Grear v. Commissioner of Social Security
Memorandum Opinion and Order Adopting R&R 17 as supplemented with above findings regarding Plaintiff's RFC. The claims for benefits are denied. Judge Jack Zouhary on 11/17/2014. (D,L)
IN THE UNITED STATES DISTRICT COURT
FOR THE NORTHERN DISTRICT OF OHIO
Case No. 3:13 CV 2407
-vsJUDGE JACK ZOUHARY
Commissioner of Social Security,
In this social security appeal, Plaintiff Tiffany Grear timely filed a Complaint (Doc. 1) against
the Commissioner of Social Security, seeking judicial review of the Commissioner’s decision to deny
claims for a Period of Disability (“POD”), Disability Insurance Benefits (“DIB”) and Supplemental
Social Security Income (“SSI”). This Court has jurisdiction under 42 U.S.C. § 405(g).
This case was referred to Magistrate Judge White who issued a Report and Recommendation
(“R&R”) recommending this Court affirm Commissioner’s denial of benefits (Doc. 17). Before this
Court is Plaintiff’s Objection to the R&R (Doc. 18) and the Commissioner’s Response (Doc. 19).
Pursuant to Hill v. Duriron Co., 656 F.2d 1208 (6th Cir. 1981) and 28 U.S.C. §§ 636(b)(1)(B) & (C),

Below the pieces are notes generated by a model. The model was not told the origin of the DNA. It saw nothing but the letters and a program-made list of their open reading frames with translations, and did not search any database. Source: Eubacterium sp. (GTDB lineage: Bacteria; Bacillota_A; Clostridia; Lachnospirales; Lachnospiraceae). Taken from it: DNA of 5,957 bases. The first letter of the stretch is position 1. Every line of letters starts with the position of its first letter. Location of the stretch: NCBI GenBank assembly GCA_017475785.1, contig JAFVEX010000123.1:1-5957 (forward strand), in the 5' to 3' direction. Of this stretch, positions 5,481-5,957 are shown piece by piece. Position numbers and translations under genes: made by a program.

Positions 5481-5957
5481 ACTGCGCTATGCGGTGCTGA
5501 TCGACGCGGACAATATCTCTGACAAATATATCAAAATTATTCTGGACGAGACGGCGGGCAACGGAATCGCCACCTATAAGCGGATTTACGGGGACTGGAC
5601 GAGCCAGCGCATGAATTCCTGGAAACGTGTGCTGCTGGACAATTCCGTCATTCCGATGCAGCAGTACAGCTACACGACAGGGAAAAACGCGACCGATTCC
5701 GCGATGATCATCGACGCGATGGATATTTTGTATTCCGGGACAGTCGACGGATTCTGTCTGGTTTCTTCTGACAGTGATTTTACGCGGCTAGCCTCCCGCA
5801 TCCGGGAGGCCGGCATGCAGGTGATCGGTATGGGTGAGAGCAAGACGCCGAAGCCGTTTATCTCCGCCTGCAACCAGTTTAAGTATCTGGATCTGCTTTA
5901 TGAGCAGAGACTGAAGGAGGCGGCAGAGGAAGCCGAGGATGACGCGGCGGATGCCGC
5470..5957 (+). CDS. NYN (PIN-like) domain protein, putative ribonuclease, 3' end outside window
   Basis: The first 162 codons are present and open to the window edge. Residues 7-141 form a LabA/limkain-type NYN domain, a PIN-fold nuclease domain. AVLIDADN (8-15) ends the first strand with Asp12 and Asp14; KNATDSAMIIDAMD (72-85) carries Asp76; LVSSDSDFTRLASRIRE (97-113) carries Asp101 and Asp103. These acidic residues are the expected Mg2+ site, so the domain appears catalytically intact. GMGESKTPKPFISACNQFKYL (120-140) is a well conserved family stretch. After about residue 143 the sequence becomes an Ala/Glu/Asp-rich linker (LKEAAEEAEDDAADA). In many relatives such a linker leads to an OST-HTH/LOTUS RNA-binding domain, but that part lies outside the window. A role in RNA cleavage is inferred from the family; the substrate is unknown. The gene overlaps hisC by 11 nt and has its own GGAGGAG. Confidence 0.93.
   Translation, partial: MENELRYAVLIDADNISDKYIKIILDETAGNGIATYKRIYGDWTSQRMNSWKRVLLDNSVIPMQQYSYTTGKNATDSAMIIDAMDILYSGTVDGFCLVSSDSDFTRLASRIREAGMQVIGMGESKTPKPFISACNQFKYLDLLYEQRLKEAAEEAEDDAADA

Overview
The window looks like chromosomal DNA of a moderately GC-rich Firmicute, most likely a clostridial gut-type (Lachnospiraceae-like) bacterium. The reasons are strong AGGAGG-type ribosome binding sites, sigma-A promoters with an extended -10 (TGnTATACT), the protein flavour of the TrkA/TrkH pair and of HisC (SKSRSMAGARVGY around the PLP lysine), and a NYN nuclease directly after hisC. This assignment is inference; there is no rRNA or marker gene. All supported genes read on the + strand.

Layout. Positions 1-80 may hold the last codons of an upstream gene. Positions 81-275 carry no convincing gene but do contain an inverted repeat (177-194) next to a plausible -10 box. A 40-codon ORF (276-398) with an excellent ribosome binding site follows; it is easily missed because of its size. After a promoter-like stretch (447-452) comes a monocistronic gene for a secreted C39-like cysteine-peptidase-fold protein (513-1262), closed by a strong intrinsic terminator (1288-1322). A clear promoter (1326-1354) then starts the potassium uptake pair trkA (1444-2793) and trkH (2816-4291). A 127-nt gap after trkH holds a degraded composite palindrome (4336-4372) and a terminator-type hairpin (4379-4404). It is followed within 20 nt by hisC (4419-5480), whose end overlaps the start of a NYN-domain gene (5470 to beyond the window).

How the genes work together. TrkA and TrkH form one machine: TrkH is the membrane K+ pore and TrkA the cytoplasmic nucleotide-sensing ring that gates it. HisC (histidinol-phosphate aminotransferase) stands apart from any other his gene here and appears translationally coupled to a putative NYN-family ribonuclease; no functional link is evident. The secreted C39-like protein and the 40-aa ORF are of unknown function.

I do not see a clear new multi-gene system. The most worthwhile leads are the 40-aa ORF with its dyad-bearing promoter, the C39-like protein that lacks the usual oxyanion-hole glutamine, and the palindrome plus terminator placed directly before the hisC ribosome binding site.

this Court has made a de novo determination of the Magistrate Judge’s findings. For the reasons
below, this Court adopts the recommendation to deny the claims for benefits.
The R&R accurately recites the relevant factual and procedural background from the
administrative record, and this Court adopts them in their entirety (see Doc. 17 at 2–3). Briefly,
Plaintiff is now 50 years old. She previously worked as a dispatcher for a trucking company and gas
station clerk and had worked continuously between 1982 and 2007, the date of her alleged onset of
disability. She is a high school graduate. Plaintiff’s disability claims are premised on her morbid
obesity (Plaintiff is 5'4" and weighs 443 pounds), osteoarthritis, depression, anxiety, effects from a